Dismiss Notice
Join Physics Forums Today!
The friendliest, high quality science and math community on the planet! Everyone who loves science is here!

Homework Help: Trigonometric Integral

  1. Sep 12, 2010 #1
    1. The problem statement, all variables and given/known data

    I'm trying to integrate the following form:

    [tex]y = \int e^{\sin x} dx[/tex]

    3. The attempt at a solution

    I thought about trying to write something like:

    [tex]y = \int e^{\frac{i}{2}e^{-ix} - \frac{i}{2}e^{ix}} dx[/tex]

    But this seems to lead down the road of trying to integrate the form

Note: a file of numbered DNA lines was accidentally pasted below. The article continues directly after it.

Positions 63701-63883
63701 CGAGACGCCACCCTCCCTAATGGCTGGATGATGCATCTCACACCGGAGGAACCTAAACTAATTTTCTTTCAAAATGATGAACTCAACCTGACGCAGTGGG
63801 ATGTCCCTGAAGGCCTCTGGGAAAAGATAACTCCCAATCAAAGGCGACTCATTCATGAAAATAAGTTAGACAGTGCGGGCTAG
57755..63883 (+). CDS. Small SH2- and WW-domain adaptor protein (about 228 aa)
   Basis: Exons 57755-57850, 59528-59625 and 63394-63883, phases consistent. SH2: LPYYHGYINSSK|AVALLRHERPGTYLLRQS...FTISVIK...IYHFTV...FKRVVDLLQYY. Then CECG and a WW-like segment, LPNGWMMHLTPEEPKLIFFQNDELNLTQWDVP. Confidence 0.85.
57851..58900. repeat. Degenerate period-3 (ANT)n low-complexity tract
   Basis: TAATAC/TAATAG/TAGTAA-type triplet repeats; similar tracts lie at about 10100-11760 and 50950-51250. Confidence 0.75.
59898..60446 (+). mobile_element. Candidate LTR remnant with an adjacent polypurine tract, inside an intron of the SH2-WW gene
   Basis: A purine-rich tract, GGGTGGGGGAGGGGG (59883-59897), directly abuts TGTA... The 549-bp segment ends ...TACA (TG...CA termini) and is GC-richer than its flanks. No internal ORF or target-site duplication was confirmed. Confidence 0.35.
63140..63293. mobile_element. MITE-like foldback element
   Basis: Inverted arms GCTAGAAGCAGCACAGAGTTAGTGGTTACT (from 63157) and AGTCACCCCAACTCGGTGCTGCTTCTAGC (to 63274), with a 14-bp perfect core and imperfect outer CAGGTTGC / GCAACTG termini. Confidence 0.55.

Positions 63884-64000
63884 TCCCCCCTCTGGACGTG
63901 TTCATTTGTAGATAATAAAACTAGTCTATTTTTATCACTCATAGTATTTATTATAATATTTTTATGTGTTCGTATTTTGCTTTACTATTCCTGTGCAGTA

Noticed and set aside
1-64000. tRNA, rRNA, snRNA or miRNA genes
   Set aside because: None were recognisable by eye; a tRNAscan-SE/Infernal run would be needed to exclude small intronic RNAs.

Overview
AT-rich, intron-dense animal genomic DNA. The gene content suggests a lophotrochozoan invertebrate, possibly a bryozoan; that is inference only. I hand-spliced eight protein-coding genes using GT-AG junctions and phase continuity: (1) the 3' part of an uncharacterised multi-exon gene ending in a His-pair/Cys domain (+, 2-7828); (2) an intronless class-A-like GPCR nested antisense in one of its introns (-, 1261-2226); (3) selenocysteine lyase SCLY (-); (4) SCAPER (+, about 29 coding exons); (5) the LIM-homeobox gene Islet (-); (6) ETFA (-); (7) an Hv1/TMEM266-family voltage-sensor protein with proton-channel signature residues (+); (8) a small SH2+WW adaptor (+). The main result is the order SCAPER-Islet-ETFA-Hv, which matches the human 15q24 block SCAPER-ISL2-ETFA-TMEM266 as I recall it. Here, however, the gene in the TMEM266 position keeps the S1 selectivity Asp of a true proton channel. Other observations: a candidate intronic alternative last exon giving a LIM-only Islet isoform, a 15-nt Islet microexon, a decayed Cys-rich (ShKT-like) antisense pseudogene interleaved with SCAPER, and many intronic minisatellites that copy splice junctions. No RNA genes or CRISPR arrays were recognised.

[tex]\int e^{e^x} dx[/tex]

    which seems similarly intractable.

    Is there a way to reduce the expression to something simpler, or are you just left w/ leaving the expression in a form like:

    [tex]y(x) = \int_{x_0}^x e^{\sin t} dt[/tex]
     
  2. jcsd
  3. Sep 12, 2010 #2

    jgens

    User Avatar
    Gold Member

  4. Sep 12, 2010 #3
    Yes, I tried Wolfram before posting as well and it came up empty for me too..

    My guess is that the integral:

    [tex]y = \int e^{\sin x + 2x} dx[/tex]

    is just as intractable as the first one, yes?

    Thanks for your help..
     
  5. Sep 12, 2010 #4

    jgens

    User Avatar
    Gold Member

    Again, since wolframalpha can't find a solution in terms of standard mathematical functions, I doubt that you'll be able to evaluate the indefinite integral.
     
Share this great discussion with others via Reddit, Google+, Twitter, or Facebook